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Vol. 17
November Issue
Year 2016
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MFN Trainer Column


in Vol. 17 - November Issue - Year 2016
Shot Peening Fine Tuning using Design of Experiments (DOE)



Figure 1: Process map example for shot peening


Table 1: Design of Experiments evaluating influence of variation of the motor current and incidence of shot angle in Almen measure and in the surface quality of the treated piece. Minitab software.


Figure 2: Turbine current and shot incidence angle influence on Almen variation


Figure 3: Correlation between turbine current, shot incidence angle and Almen measure


Figure 4: Correlation between current and surface defects


Freddy Poetscher

Despite being inevitable, large gains in quality and cost savings can be made by eliminating variation as much as possible in the shot peening process. But how to respond to variation, as it appears, for example, in the Almen measure and improve the process?
Using an experimental design approach at a shot peening process it is possible to:
• Measure and analyze the sources of variation;
• Make appropriate improvements to the systems and processes;
• Control and maintain the process improvements.
Accordingly, it is necessary to identify the sources of variation in the shot peening process. A process of shot peening with statistical control produces a data stream that can predict the variation and any characteristic, such as particle size, Almen, cover and so on. With periodic histograms assessing the main variables of the peening process it is possible to approximate the variation of a standard function Y = f (X), where Y could be Almen f mean (X) would consist of several variables, which for purposes of this article exemplified as f (Xgrit, XParticle size, XAmperage, XAngle).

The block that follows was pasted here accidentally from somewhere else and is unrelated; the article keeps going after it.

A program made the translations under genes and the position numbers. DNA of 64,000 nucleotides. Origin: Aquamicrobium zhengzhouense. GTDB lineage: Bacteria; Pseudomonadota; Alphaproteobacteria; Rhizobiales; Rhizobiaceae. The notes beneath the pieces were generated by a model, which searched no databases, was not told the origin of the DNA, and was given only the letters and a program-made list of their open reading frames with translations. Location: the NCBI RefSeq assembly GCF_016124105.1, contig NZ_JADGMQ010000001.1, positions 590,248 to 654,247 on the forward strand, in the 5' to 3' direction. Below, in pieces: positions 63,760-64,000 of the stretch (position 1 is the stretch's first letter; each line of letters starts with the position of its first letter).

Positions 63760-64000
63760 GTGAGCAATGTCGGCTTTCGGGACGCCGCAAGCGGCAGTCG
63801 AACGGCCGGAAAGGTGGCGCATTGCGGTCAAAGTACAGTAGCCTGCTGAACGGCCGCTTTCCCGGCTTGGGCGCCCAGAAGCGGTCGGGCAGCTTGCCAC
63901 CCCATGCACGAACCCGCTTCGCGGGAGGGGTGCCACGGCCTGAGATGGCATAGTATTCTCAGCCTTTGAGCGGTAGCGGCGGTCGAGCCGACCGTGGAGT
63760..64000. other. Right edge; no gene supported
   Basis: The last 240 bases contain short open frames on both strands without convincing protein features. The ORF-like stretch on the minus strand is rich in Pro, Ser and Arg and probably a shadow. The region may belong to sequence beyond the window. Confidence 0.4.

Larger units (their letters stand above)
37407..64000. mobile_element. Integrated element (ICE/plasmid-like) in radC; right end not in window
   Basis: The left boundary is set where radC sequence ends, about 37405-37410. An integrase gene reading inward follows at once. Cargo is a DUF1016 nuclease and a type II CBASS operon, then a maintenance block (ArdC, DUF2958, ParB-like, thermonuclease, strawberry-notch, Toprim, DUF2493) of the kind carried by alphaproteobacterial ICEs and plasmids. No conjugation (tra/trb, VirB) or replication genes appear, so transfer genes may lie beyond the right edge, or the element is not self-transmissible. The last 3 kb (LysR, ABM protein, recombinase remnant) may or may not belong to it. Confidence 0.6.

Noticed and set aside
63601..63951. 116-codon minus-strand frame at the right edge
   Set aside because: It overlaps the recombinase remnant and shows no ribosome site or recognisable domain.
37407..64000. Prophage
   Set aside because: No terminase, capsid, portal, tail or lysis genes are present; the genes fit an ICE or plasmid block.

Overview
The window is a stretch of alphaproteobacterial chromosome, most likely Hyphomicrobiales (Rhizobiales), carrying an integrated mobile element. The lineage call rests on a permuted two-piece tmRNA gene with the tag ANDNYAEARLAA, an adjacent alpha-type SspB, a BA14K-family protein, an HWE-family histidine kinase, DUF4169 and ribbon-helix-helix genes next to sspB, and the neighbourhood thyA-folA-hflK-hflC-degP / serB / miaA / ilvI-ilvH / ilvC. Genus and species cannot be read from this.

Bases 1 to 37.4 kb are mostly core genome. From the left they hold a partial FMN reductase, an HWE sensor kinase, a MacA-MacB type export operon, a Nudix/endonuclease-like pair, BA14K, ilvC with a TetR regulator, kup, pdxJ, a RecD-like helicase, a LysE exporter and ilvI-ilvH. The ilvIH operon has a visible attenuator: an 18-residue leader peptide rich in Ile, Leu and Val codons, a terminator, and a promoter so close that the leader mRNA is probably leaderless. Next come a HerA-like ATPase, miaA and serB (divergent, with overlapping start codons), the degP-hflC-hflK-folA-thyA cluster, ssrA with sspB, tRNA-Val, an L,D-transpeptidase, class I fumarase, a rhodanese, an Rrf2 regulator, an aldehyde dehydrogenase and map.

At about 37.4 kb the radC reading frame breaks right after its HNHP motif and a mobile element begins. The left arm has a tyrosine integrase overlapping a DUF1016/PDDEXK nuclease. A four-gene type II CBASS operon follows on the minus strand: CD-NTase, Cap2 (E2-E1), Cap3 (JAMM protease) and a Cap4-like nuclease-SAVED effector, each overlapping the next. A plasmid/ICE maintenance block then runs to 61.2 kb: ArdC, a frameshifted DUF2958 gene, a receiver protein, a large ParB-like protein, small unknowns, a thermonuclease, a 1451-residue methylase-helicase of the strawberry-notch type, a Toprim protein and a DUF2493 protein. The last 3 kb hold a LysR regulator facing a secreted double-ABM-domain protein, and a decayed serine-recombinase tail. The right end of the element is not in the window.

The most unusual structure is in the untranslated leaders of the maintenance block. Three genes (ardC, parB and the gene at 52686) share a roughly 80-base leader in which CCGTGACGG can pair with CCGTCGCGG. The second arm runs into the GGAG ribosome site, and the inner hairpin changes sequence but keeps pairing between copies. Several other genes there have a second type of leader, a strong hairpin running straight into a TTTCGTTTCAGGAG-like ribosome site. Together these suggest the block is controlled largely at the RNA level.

The focus of the experiment is to understand the relationship between input and response, ie YAlmen = f (Xgrit, XParticle size, XAmperage, XAngle).
To identify these variables, we may use a tool known as process map and it is a visual representation of the above equation. It will systematically identify all shot-peening variables related to the desired attributes of the process and in our example, the measure Almen.
Briefly, a mapping could indicate the following relationships between the variables of the shot-peening process.
These variables in Figure 1 may be tested by creating directed experiments to quantify the influence of each of the parameters of interest. Thus, one could develop an experiment to identify the influence of variables (X): Power (Amp), Angle, Exposure Time in process results (Y): Almen, Surface defects, for example.
Table 1 represents a real experiment matrix used to quantitate the influence of variation in a shot peening process.
After completion of the above experiments, observing not to vary any other parameter that was established to study, it will be possible to determine the influence of variables (x) on the desired quality output (y) Almen and Quality Surface.
Statistics involved in this analysis are simple, but laborious. Aguas software packages can make this work easier, but you must have domain over the statistical method used to assure the correct result evaluation and analysis.
The following figures illustrate the results obtained in this analysis.
The analysis of these variations and influences determine the best working conditions for this shot-peening process and equipment. It is possible to verify the best angle of incidence of the shot and the ideal turbine power levels that provide a desired Almen without damaging the sample surface. The Design of Experiments applied in Shot Peening is a methodology that creates knowledge for process control and optimization.

For questions contact: freddy@mfn.li





Author: Freddy Poetscher

 
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